In Canada[edit]

The initial news was for the most part positively received in Canada, where the Duchess of Sussex had based herself with her son, Archie.[109] The Prime Minister of Canada, Justin Trudeau, publicly welcomed the couple,[110] and indicated that Canada would fund security protection for the couple while they were resident there.[111] The Wall Street Journal reported: "'Megxit' Causes Global Uproar. Canada Shrugs".[11]

An opinion poll by National Post found that 61 per cent of 1,515 Canadians polled wanted Prince Harry to become Governor General of Canada.[112] Chris Selley of the National Post was cynical of the national response and the poll, writing: "The prospect of the Sussexes decamping to Canada seems to have activated a sort of dormant monarchism in many of us, or at least an appreciation for the "modern-day fairy tale" – and that in turn has utterly incensed those who think monarchies are a grotesque anachronism and can't understand why everyone else doesn't agree with them".[113] The Globe and Mail published an editorial that rejected the idea of the couple moving to Canada, stating that it broke an "unspoken constitutional taboo" about Canada maintaining distance from the monarchy, expected to rule from afar, stating: "They reign from a distance. Close to our hearts, far from our hearths." The editorial also called for the Canadian government to reject the moving plans.[114][115][116][117] However, the chairman of the Monarchist League of Canada commented that it "doesn't change the constitutional status of the Queen or the vice-regals" in the country".[118]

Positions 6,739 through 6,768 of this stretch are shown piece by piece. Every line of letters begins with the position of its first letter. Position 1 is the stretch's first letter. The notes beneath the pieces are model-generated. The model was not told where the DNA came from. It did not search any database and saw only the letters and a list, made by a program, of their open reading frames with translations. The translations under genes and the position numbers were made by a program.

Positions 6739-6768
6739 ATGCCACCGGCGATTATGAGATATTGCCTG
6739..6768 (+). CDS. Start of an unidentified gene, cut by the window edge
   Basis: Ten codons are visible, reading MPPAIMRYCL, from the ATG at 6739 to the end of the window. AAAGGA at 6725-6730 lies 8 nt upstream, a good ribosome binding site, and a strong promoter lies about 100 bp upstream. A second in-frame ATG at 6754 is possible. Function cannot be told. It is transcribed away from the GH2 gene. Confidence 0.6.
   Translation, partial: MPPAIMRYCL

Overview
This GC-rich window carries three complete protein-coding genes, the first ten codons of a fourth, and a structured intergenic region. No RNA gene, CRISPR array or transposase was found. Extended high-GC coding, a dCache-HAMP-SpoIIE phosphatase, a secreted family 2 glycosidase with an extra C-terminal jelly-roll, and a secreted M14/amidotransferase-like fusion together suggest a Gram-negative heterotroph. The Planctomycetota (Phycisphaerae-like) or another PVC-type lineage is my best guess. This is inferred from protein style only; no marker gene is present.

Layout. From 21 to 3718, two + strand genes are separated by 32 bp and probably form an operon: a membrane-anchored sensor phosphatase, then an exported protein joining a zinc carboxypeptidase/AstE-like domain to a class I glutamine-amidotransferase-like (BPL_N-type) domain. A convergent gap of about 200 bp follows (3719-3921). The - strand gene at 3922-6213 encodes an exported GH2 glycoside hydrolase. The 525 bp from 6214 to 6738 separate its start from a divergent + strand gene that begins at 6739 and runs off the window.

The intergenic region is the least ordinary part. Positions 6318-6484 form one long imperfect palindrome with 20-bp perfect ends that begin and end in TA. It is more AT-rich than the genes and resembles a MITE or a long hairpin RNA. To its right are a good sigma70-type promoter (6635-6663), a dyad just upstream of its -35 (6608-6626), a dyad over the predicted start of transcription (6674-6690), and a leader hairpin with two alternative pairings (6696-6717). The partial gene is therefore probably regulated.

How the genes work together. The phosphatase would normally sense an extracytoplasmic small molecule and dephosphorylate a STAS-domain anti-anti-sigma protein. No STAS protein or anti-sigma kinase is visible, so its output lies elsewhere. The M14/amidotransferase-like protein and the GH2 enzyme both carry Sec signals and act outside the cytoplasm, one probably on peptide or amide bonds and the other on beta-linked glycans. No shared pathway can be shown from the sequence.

In a poll released on 15 January by the Angus Reid Institute, 70 per cent of Canadians surveyed followed the developments of Megxit.[119] In the same poll, half of Canadians surveyed stated they do not care if the couple spent significant time in Canada, while 39 per cent of respondents were in favour of it, and 11 per cent found it upsetting.[119] Support for the couple spending significant time in Canada was strongest in Atlantic Canada, and Ontario, and was weakest in Quebec.[119] However, 73 per cent of those surveyed by Angus Reid say that the security costs should be covered by the couple themselves.[119][120] An online petition from the Canadian Taxpayers Federation garnered more than 90,000 signatures by 23 January 2020, demanding that the couple pay out of their own pocket for their security,[121] which according to the Canadian Taxpayers Federation came to C$56,384 in overtime and expenses for the November 2019 to January 2020 portion of their stay that ended in mid-March 2020. Aaron Wudrick, Federal Director of the CTF, said, "We're proud to have given voice to the vast majority of Canadians who felt subsidizing the Sussexes’ lifestyle choices was an outrageous use of tax dollars."[122] As of February 2021, the total for security costs, as well as reimbursements made by the Sussexes, if any, have not been disclosed by the RCMP.[122][123]